Fast Pair switching

Google launched Fast Pair in 2018, which allows some Bluetooth headphones to be quickly paired with Android devices and Chromebooks. Soon, Fast Pair will start switching Bluetooth headphones automatically to whichever device is playing audio.

Some Bluetooth headphones have a feature called Multipoint, which allows them to automatically switch between paired devices (usually a maximum of two devices) depending on the audio output and priority. For example, if you’re listening to music from a tablet or PC, and you receive a call on your phone, the headphones should automatically switch to the phone.

Google revealed today that it is integrating Multipoint with Fast Pair, ensuring the two features work together. The company said, “our audio switching technology builds on top of Fast Pair to use contextual information on what you’re listening to in order to switch the audio based on your actions. We have more categories that are ranked to determine how to prioritize sounds between phone calls, media and all of the sounds your devices may make. So for example, if you’re watching a video on your tablet and you receive a notification on your phone, your headphone audio will not switch to your phone. But if you receive a phone call, your headphone audio will make the switch.”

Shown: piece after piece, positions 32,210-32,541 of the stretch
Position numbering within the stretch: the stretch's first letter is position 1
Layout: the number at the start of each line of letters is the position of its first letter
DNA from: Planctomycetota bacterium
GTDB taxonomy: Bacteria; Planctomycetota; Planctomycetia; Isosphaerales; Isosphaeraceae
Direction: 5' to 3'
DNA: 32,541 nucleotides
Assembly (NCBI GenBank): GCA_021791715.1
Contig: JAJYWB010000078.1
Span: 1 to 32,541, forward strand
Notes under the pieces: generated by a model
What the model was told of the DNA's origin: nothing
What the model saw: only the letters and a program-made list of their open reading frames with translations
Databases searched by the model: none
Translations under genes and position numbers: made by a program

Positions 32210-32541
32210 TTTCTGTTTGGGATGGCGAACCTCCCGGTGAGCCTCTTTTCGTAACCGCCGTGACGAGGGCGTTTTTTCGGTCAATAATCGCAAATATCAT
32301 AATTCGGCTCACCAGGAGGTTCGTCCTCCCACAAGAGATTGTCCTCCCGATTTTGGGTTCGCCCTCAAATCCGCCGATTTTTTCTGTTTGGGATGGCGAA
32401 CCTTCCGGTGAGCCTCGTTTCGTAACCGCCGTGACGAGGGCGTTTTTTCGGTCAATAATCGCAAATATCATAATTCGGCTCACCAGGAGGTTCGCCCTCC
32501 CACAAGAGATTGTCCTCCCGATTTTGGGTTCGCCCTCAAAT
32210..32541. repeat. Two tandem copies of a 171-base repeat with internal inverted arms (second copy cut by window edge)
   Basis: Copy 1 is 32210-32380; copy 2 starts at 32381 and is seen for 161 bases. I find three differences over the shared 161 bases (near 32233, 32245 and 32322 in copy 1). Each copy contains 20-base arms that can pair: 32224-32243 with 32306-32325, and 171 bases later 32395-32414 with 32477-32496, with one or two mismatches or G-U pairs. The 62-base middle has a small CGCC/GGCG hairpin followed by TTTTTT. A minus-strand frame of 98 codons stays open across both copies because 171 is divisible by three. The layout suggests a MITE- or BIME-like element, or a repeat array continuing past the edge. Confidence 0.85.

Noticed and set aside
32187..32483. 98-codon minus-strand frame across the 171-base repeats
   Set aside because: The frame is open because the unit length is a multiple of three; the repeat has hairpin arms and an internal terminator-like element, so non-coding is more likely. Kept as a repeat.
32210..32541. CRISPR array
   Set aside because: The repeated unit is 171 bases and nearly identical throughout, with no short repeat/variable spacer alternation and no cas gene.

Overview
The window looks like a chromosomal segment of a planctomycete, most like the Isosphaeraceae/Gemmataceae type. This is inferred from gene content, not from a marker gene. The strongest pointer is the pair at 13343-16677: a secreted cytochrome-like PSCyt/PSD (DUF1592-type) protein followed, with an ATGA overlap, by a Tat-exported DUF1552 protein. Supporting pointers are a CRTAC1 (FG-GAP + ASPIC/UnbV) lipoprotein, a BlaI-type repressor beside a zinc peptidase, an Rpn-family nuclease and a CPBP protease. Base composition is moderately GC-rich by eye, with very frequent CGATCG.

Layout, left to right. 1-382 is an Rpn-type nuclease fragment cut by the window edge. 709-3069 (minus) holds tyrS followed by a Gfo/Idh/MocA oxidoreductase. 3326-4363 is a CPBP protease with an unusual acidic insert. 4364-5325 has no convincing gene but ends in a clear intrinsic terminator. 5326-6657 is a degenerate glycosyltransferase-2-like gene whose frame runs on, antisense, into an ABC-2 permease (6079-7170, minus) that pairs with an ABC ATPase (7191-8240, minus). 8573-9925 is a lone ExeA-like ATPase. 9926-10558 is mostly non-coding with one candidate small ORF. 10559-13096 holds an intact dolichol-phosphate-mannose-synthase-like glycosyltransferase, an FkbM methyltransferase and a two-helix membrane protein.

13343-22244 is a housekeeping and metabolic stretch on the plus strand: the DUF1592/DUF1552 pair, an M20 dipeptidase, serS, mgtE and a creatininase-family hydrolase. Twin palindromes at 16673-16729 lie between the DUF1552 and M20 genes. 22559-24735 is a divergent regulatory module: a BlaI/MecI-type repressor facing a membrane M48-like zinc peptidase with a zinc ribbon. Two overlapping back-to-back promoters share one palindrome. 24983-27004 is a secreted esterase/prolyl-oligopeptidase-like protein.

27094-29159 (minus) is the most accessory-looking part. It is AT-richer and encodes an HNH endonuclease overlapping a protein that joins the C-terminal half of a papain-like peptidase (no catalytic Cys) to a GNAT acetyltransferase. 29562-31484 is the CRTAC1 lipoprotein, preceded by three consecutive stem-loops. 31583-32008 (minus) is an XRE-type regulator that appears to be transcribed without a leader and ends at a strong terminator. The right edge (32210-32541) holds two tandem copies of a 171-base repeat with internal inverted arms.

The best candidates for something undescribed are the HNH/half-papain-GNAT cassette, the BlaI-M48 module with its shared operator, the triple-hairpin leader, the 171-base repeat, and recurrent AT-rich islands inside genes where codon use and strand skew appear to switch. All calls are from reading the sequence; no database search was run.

Importantly, this doesn’t seem to bring Multipoint to all headphones and speakers that already support Fast Pair — including the JBL Live 660NCHarman Kardon Fly, and older Google Pixel Buds. Audio switching will only be available on the new Pixel Buds Pro at first, and it will arrive on “select Sony and JBL headphones in the coming weeks.” The functionality also doesn’t work with Chromebooks yet, just Android phones and tablets.

The main advantage to Google’s feature over regular Multipoint is the ability to quickly reverse the automatic switching. Changing the connected device can be complicated with Bluetooth Multipoint, but Google shows a notification when switching that allows the action to be quickly reversed.

Source: Google

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Corbin Davenport is the News Editor at How-To Geek, an independent software developer, and a podcaster. He previously worked at Android Police, PC Gamer, and XDA Developers.
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